grinding, scraping and other sounds not usually found on
string instruments. These are achieved primarily by special
bow and finger positions at the bridge and other places. It is
337 - Additional Composers

a nightmarish ride through extreme sounds that neverthe-


less leaves the listener somehow moved. His Kontrakadenz
(1971) and Tableau (1987) are representative of extreme or-
chestral plasma with highly expressive percussion sounds.
Salvatore Sciarrino – Sciarrino (b. 1947) is an alche-
mist of sound. His work, much of it for stage, shows a flair
for refined, controlled sound that is unusual even for an Ital-
ian lyricist. Sciarrino has a knack for eliciting sounds of the
most minute shading and gradation in works that are pri-
marily operatic and dramatic. He studied with Evangelisti
and developed an avant-gardist taste for the detailed minu-
tia that characterize his work at an early age. He frequently
uses special electronics effects to enhance acoustic sounds.
Introduzione all’oscuro (1981), Lo Spezio Inverso (1985), and
Perseo e Andromeda (1990) are his most famous works. Some
of his operatic effects are powerful, even in small settings,
such as in Perseo…, wherein a few instruments are electroni-
cally enhanced to elicit sounds of strange, beguiling power.
Stefano Scodanibbio – Scodanibbio (b. Italy 1956)
has studied with Salvatore Sciarrino. Also, he collaborated
with Luigi Nono and Giacinto Scelsi. He has earned a repu-
tation of being the world’s finest string bass player, having
performed exceedingly difficult works of many composers
of the avant-garde including Bussotti, Franco Donatoni,
Estrada, Sciarrino and Xenakis. John Cage praised him
highly. He has composed a number of very beautiful works
for string bass solo, string quartet, and other string combi-
nations. He uses the most advanced performing techniques
in the works of, especially, Xenakis and Estrada, including
multiple stops, playing at the extremes of the strings, play-
ing underneath the strings, and harmonics. He uses these
effects copiously in his own works, setting forth a dazzling
array of lyric, expressive sounds. His early work concentrat-
ed on extreme sounds and effects within highly controlled
338 - The Future of Modern Music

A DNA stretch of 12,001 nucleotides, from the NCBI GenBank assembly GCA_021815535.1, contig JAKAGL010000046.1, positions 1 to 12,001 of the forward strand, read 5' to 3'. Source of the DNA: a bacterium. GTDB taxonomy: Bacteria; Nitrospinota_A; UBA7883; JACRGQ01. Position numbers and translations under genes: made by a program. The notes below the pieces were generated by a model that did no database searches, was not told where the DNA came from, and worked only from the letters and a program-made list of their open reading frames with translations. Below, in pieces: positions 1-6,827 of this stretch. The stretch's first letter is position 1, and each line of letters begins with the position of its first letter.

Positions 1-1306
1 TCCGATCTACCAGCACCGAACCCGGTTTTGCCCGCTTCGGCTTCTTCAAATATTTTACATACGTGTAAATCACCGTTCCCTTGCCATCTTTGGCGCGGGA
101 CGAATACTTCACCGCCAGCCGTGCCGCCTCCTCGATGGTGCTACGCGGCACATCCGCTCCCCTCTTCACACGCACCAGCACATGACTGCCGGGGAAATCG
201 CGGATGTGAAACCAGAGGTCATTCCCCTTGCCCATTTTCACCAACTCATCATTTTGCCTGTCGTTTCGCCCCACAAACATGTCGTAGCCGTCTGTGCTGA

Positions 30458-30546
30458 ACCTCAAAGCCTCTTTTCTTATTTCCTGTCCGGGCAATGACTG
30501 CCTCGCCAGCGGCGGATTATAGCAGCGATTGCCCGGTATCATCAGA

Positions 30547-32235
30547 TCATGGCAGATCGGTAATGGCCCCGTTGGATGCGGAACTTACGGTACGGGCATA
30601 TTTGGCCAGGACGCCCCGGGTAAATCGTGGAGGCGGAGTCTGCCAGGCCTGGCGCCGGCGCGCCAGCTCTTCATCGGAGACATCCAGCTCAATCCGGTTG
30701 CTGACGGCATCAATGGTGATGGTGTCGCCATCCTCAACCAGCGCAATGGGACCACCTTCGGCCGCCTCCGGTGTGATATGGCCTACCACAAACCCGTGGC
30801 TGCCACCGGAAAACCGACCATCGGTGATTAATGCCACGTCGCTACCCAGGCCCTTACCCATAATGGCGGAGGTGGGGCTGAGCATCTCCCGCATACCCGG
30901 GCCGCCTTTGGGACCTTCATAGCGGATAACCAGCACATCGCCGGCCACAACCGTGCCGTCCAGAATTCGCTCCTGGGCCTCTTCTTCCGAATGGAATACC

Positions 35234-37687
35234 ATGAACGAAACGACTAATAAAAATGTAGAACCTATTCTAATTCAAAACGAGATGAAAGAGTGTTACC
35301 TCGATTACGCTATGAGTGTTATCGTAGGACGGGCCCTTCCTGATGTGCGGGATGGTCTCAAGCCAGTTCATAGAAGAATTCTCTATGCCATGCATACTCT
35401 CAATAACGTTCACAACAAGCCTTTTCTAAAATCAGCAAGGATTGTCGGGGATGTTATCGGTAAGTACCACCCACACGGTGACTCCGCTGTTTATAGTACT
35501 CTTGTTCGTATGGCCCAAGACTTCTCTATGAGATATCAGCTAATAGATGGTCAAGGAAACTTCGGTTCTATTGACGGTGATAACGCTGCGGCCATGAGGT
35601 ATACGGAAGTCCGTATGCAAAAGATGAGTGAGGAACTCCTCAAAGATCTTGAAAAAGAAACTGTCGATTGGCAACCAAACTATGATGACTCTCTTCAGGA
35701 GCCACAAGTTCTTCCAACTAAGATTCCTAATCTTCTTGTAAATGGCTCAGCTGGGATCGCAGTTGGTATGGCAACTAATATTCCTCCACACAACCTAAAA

frames. More recently, he has allowed the string bass to


‘breathe’, in lyrical, expansive, still progressive gestures. His
works include My New Address (1986-8), Geografia amo-
rosa (1994), and The Voyage That Never Ends (1979-1997).
Heinz Hoffman-Richter – Very little is known about
this electronics music pioneer publicly. He is composer, con-
ductor and musicologist. His use of aliases has tended to mask
his identity throughout his career. An ear lobe tumor seems
to have interfered with his interest in continuing his career.
Listening to his work, though, creates in the listener the im-
pression of a major pioneer, who has conquered subtlety as
well as technique. Symphony for Tape Delay, IBM Instruction
Manual, & OHM Septet has been recorded. He also com-
posed a Cantata for Reverb-a-phone and kitchen instruments.
Chou Wen-Chung – Chou (1923) long has been
recognized as Varèse’s main student. He is China’s most
prominent composer, although he moved to America and
studied under Slonimsky in 1946 and Varèse in 1949. His
work has begun to receive attention since its introduction in
recording through CRI Records. Chou is a very meticulous
composer and has introduced a large variety of new sounds
for traditional Western instruments to make them capable
of certain Chinese sounds, and he has introduced new in-
struments. Yü Ko (1965) is the most famous work for using
Western instruments to adopt a Chinese character. Other
works exhibiting a more traditionally modernist cast of se-
rial dissonance include Landscapes (1949) and Pien (1966.)
Isang Yun – Yun (1917-1995) is Korea’s prominent
avant-gardist. Like many composers of the orient, though
he has turned in his more recent works to a romantic idiom
that combines some modest dissonance with somewhat
standard symphonic handling. Gasa (1963) for Violin and
Piano is an early example of his avant-garde expressionism.
His more recent work includes 5 warmly expressive sym-
339 - Additional Composers

phonies (1983-87.) He is famous for his having been spirited


away from his teaching activity in Germany by the South
Korean police, causing an international scene. Stravinsky
and others intervened in his behalf. He was later discharged.